St. Barths is a high-end, luxury, villa-laden island with a European feel conflicting ever so often with the rhythm of the Caribbean in its own unique way.
Gustavia is usually only decorated by its yachts, chic boutiques, designer retail shops, upscale cafes and restaurants and many magazine-fresh looking people.
My hosts explain to me that this different feel is the presence of the regatta participants and all they bring with it.
It certainly was a warm reception from St. Barths given we (the regatta crowd) are not the typical or targeted St. Barths visitors.
One other atypical contrast and an arrival bonus worth mentioning was the presence of the racing boats from the Transat AG2R La Mondiale competition. The timing was perfect, as they had just finished their Transatlantic race beginning in Concarneau, France and ending in St. Barths.
Those tidy racing boats were also lined up along the inner harbor wharf in Gustavia, near where the regatta's UNESCO Artisinal Market would be held for the following two days.
The Transat AG2R La Mondiale racing boats at rest in Gustavia
After taking in the amazing night scene, we unload what we need from the boat, dinghy it and ourselves across the harbor in two trips and settle in to what will be our apartment home for the next 5 nights.
On day two of the West Indies Regatta, the UNESCO Artisanal Market opened.
TRADITION shirts and goods made in Anguilla
at the UNESCO Artisanal Market
Prior to leaving Anguilla, Tradition's crew had gathered a variety of goods that were made in Anguilla along with the new beautifully logo'd Tradition shirts, to sell at the market.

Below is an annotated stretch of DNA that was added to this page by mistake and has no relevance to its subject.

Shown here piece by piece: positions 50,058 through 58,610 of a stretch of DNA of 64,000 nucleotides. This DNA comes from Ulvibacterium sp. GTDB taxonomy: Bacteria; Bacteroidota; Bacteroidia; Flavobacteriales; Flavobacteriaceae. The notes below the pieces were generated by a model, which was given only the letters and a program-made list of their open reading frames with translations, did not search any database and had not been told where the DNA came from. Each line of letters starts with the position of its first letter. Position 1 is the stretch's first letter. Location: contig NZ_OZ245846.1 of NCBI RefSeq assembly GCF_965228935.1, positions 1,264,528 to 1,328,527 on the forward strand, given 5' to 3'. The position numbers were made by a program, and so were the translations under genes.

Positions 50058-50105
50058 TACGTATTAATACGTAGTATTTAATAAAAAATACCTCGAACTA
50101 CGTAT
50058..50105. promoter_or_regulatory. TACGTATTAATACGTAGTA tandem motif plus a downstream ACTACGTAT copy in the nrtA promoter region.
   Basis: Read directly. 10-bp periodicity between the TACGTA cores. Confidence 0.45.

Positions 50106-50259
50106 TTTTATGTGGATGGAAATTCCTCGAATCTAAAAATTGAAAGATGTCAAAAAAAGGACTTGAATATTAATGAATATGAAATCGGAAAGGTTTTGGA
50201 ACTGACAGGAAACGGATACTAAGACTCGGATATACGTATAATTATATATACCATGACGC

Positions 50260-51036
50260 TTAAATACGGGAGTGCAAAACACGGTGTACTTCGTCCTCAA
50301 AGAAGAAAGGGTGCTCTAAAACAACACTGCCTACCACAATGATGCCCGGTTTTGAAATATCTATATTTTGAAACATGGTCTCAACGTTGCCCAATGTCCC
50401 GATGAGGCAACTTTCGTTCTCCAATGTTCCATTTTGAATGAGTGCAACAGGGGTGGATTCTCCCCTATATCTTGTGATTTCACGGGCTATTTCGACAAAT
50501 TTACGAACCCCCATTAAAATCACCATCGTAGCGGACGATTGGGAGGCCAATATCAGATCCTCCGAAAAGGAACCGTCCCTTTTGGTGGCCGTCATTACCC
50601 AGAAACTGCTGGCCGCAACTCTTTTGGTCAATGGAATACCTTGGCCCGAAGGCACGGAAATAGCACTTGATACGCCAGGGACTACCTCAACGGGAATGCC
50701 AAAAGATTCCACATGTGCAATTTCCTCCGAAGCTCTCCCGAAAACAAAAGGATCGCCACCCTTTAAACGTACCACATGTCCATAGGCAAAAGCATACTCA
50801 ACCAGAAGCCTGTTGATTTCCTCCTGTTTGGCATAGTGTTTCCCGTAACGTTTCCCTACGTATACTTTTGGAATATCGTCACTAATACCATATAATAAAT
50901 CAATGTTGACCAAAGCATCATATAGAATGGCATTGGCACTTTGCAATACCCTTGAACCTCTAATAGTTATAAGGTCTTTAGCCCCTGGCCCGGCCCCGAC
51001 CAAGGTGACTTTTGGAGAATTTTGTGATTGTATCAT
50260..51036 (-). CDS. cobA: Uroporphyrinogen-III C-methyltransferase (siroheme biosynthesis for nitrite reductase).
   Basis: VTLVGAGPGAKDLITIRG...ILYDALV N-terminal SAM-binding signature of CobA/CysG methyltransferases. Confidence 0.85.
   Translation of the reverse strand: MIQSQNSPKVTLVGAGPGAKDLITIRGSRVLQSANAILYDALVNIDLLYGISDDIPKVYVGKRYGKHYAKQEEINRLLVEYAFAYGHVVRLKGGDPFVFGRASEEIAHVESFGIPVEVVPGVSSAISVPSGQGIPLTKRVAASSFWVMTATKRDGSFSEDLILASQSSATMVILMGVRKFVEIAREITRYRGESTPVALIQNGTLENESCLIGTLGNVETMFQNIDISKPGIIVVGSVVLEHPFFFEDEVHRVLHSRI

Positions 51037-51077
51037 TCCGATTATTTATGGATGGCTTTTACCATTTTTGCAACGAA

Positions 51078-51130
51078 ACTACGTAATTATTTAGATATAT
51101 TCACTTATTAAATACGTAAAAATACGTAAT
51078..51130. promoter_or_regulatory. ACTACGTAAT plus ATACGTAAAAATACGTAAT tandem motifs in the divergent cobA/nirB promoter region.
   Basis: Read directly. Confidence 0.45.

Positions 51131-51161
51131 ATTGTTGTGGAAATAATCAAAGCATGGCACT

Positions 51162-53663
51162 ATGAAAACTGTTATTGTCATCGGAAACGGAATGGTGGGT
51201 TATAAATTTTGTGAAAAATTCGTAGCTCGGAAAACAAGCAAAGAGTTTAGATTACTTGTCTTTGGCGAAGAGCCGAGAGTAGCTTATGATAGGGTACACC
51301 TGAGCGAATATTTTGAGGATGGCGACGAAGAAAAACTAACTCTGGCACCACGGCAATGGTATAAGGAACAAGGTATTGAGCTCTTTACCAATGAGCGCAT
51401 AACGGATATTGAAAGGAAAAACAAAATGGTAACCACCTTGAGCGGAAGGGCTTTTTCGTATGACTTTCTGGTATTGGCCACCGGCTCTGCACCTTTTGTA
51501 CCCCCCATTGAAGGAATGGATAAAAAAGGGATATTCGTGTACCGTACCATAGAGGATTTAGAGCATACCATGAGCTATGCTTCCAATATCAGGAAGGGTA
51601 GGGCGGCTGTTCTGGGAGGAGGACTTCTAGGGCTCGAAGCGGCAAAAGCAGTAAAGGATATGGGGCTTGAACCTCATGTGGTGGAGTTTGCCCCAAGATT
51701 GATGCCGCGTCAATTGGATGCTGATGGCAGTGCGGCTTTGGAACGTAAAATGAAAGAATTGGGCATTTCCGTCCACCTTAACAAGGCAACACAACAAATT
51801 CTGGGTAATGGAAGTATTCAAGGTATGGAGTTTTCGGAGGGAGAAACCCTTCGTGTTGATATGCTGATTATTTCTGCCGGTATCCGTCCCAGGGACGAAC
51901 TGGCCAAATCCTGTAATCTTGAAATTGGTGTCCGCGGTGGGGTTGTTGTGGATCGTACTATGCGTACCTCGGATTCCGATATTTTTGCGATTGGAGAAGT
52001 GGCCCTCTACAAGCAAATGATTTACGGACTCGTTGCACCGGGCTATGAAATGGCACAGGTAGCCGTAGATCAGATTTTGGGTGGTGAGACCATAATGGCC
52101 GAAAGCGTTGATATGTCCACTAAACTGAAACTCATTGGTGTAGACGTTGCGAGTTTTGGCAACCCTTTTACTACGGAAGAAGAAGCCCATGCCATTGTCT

We set our table up alongside tables representing Antigua, Dominica, Grenada, Tortola, and St. Martin.
The Anguilla table offered handmade lotion bars, soaps, jewelry, dolls, hand towels, Rockfield hot sauce and Lynne Bernbaum prints.
Also displayed for passers by to take were the magazine's Design Anguilla and True Anguilla.
Anyone making a purchase walked away with a sharp official "Anguilla" tote bag in either of the two colors from the Anguilla flag, orange or blue (a nice bright aqua in this case).
I met some very nice people there, both working the market and browsing the market.
Another highlight of the day was the visit from St. Barths school children. They spent the morning learning about and touring the boats TRADITION and Scaramouche.
The children arrived and sat orderly on the wharf where they got an overview from Captain Laurie of TRADITION.
Then they lined up and Tradition's crew helped them board the bright, clean red boat. Once aboard some additional fundamentals of the boat were pointed out.
The students had plenty of time to explore, ask questions and learn more about Tradition and the privilege of sailing.
Captain Laurie briefs the students
Deb makes sure the students board safely
They loved taking turns using the ladder!
Day three marked the first day of racing.